7. Maintaining Focus

Great entrepreneurs have clear focus. If you have too many projects going on at once, you end up delaying all of your project completion dates, and nothing gets finished. Ask yourself, what’s the most important thing I can do today? And work on that until it’s done. Then ask yourself the same question again, and wash, rinse, repeat your way to success.

Seven Habits

Which of the seven habits are you best at?   Celebrate your natural gifts while keeping an eye on the habits you need to work on. That will move you to the success you deserve.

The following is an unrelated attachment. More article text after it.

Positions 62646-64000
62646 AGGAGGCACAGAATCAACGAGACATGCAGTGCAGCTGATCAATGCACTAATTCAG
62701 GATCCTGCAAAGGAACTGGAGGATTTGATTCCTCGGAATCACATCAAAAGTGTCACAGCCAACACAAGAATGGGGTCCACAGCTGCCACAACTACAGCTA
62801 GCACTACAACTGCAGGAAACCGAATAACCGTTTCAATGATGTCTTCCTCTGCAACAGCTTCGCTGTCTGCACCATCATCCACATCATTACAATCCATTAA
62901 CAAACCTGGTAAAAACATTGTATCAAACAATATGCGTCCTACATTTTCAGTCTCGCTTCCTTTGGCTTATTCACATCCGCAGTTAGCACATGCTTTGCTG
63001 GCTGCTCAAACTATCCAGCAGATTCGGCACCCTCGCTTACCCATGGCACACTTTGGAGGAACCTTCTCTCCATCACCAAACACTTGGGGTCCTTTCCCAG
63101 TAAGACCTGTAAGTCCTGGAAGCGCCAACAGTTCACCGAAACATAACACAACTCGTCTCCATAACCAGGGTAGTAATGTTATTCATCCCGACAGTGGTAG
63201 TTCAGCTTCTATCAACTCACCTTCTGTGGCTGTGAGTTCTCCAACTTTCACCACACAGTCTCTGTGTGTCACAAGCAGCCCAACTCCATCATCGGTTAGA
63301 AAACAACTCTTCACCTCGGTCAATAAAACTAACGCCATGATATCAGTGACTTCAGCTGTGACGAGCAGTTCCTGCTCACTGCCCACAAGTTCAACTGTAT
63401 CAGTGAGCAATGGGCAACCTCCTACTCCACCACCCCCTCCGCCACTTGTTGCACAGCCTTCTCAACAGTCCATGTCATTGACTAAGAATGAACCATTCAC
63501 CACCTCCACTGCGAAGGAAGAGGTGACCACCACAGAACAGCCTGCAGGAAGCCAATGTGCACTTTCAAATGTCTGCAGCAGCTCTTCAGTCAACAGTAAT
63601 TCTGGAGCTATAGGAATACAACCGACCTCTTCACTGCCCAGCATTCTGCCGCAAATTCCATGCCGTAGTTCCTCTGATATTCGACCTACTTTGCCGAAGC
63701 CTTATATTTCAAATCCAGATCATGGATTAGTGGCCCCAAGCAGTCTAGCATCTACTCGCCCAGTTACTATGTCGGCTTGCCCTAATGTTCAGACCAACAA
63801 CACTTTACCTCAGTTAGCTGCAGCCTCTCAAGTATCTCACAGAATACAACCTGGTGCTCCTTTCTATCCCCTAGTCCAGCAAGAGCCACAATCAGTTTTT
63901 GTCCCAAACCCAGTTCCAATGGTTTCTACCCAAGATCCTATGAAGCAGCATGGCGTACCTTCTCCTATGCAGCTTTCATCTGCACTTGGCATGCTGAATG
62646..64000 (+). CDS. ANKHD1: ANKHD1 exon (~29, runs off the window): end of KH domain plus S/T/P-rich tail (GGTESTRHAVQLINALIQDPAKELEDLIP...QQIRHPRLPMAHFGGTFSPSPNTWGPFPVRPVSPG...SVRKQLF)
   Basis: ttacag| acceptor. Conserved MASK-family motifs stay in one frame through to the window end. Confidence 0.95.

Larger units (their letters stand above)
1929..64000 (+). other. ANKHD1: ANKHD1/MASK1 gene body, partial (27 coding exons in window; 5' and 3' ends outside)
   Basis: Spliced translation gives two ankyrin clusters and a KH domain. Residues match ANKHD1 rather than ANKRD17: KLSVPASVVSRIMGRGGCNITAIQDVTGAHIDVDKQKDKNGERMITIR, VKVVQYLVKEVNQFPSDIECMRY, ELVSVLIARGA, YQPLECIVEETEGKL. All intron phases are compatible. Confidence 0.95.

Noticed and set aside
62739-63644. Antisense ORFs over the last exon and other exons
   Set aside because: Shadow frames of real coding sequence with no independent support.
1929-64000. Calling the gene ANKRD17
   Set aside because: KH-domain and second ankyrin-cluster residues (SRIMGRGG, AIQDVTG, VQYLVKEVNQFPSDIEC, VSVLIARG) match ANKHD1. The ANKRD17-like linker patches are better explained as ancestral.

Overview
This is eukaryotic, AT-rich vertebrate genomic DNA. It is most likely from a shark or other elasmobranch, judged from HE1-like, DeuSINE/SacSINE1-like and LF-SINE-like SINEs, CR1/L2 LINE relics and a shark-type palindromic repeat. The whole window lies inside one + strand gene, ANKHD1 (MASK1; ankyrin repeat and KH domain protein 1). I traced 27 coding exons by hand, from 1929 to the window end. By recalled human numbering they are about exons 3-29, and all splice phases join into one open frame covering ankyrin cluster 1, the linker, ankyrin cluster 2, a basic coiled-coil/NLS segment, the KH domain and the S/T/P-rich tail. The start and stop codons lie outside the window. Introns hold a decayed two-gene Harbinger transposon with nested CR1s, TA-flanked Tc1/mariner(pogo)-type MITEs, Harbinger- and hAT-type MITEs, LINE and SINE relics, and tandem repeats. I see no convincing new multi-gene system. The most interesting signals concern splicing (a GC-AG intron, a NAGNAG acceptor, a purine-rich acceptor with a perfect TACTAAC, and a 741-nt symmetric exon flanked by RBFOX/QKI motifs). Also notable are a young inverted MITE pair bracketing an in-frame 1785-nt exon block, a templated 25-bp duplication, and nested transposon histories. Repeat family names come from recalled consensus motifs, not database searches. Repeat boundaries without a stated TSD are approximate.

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8 QuickBooks Reports That You Should Be Running Regularly

QuickBooks provides dozens of customizable report templates. You know when you need some of them, but which are musts?

 

You send invoices because you sold products and/or services. Purchase orders go out when you’re running low on inventory, and there are always bills to pay, it seems like. All of this activity is, of course, important in itself, but all of your conscientious bookkeeping culminates in what’s probably the most critical element of QuickBooks: your reports.

 

Reports can tell you how many navy blue sweatshirts you sold in March, what you paid for health insurance premiums in the first quarter, and how much you bought from your favorite vendor last month. They’re very good at drilling down to get the precise set of numbers you need.